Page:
Telemedicine – Today
The industry has evolved and it’s still a confusing picture. There are several key components of telemedicine including:
> Live Video Conferencing – between physician (or other healthcare practitioner) and patient (or physician and physician)
> Store-and-Forward – the transmission of a patient’s record or data to a healthcare provider
> Remote Patient Monitoring – the collection and transmission of a patient’s health and medical data in real time to a caregiver
> Mobile Health (mHealth)– using any mobile communications device, including smartphones and tablets, along with hundreds of software applications to support healthcare.
Let’s not debate the difference between telemedicine and telehealth, for this article they are one and the same.
In his just published cHealth blog, Dr. Joseph Kvedar of Partners Health care talks about the importance of adding Remote Patient Monitoring to a telehealth service: https://chealthblog.connectedhealth.org. Simply put, “Remote monitoring is critical to move us from one-to-one models of care delivery to one-to-many.”
Telemedicine programs have evolved to support specific disease conditions such as diabetes and congestive heart failure. Target populations include geriatric and pediatric patients. Specialties have emerged in areas such as tele-psychiatry, tele-pathology, tele-dermatology, tele-ophthalmology and my personal favorite, teleradiology. By my count, there are over 120 commercial telemedicine/telehealth providers and close to another 100 teleradiology companies.
Several firms have raised tens of millions of dollars to develop and promote their services. Here is a list of 11 top companies: http://www.healthcareitnews.com/news/comparing-11-top-telehealth-platforms-company-execs-tout-quality-safety-ehr-integrations. One Teledoc (TDOC) is publicly traded (but still not profitable). Most of these target insurance companies who now offer telemedicine to their clients and recent data shows that 70% of larger employers offering telehealth as a benefit (although utilization remains low). I’m happy to represent one below-the-radar company with an outstanding feature set, www.myhealthconnection.tv. Telemedicine has been shown to provide great clinical benefits to under-served populations (third world countries and rural areas) but economic justification remains elusive. Here is a recent article describing 8 reasons why telehealth is gaining momentum right now: http://www.healthcareitnews.com/news/8-reasons-why-telehealth-gaining-momentum-right-now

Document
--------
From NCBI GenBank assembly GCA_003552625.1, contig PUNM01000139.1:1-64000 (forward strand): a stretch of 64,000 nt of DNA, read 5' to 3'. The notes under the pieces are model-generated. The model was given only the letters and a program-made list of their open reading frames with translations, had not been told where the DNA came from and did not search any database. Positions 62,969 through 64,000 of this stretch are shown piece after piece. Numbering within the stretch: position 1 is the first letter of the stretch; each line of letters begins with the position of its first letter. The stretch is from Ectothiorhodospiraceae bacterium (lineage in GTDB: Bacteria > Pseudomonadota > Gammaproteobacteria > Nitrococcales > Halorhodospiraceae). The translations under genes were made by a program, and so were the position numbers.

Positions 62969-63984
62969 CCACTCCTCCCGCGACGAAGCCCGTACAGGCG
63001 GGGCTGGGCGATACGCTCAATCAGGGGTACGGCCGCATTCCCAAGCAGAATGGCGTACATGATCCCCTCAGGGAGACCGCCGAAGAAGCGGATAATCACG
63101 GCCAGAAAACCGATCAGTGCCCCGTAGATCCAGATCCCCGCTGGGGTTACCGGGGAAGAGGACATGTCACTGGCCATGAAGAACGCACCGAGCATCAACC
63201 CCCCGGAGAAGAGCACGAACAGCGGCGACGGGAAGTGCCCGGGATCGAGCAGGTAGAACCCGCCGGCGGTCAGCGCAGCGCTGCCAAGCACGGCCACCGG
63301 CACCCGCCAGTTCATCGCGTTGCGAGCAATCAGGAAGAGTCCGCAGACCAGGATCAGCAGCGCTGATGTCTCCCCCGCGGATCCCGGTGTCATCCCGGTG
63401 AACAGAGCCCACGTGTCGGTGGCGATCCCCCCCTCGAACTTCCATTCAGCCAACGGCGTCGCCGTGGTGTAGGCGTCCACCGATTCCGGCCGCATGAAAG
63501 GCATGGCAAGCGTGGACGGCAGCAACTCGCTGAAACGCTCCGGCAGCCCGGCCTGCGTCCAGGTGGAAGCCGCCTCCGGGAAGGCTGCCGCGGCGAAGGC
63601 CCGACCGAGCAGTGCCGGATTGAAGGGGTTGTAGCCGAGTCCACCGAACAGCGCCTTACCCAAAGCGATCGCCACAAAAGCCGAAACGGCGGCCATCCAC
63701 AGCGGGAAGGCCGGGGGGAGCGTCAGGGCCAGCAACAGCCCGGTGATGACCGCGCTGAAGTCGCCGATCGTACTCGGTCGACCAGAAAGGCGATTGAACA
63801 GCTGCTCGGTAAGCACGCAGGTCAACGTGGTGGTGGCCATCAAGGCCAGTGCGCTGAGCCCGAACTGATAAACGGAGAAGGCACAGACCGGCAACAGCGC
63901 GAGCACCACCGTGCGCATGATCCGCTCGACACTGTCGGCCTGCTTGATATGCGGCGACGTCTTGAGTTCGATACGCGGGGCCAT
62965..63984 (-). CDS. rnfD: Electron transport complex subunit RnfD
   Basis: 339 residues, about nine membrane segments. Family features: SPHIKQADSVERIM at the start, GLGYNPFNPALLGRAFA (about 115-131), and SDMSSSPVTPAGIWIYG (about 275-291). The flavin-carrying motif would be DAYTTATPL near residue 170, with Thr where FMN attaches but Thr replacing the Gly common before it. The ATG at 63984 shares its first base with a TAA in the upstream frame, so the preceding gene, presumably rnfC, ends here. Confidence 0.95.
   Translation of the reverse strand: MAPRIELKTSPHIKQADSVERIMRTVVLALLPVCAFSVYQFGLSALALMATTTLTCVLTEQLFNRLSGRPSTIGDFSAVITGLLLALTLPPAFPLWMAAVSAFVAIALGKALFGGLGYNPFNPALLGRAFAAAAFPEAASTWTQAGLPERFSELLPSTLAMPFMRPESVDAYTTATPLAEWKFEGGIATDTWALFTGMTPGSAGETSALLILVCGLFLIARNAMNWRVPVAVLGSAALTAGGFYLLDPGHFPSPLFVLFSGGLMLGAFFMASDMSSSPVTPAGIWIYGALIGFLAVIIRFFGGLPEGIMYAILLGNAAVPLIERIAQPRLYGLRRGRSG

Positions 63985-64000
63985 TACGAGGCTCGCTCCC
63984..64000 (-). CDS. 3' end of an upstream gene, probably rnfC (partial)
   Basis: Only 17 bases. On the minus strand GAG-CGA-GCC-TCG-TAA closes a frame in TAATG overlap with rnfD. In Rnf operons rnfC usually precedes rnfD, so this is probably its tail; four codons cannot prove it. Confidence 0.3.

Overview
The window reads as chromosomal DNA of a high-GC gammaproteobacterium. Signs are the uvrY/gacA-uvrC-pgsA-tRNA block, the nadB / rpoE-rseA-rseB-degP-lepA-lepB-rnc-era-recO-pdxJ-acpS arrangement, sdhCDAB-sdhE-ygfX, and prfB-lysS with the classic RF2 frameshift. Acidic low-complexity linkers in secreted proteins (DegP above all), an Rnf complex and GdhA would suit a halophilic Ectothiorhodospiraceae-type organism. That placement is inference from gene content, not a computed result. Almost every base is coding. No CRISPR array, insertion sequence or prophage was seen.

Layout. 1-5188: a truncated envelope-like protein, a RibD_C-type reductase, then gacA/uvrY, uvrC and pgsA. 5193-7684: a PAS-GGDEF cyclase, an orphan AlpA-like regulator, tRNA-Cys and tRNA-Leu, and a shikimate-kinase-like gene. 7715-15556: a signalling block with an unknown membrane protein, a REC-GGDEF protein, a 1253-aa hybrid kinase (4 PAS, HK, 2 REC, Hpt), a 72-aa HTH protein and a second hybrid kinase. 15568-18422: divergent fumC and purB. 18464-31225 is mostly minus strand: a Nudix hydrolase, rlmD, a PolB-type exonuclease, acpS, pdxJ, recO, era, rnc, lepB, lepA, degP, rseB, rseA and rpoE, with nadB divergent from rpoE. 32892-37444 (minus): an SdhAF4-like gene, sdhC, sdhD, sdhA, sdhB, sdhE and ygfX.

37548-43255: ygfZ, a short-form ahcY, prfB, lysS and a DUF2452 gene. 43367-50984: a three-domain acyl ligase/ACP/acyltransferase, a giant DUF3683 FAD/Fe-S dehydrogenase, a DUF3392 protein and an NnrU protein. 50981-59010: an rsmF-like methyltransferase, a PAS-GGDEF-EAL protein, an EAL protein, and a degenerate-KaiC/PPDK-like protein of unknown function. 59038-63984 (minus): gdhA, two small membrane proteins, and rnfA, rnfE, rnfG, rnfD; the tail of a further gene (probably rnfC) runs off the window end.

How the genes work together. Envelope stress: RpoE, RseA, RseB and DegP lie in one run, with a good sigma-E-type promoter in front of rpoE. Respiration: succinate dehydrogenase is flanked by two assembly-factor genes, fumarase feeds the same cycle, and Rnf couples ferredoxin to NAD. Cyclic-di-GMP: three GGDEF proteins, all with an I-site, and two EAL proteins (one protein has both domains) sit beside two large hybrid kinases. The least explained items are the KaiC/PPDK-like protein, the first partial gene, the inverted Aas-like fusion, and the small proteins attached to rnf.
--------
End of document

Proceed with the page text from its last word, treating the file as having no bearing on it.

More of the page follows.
Many hospitals now offer telemedicine services with a major focus on reducing hospital re-admission to avoid Medicare penalties. Most hospitals use a teleradiology company to cover overnight shifts, but that trend has shifted somewhat as radiology groups are reorganizing to capture lost revenue. Barriers to telemedicine acceptance exist including those of regulation and reimbursement but through lobbying and educational efforts, those are finally changing (as now most of the states have parity laws for the reimbursement of telemedicine). Medicare remains a stubborn hold out. The annual American Telemedicine Association meeting in 2017 had over 6000 attendees.
On a personal note, in conjunction with www.thecasteltongroup.com we have just submitted a proposal to be considered as part of the “First 1000 Days on Medicaid Initiative sponsored by the New York State Department of Health. See https://www.health.ny.gov/health_care/medicaid/redesign/first_1000.htm. We have proposed five telemedicine pilots as part of this program and we should know the status by the end of this month. Stay tuned. And stay tuned for next month’s “The Future of Telemedicine”.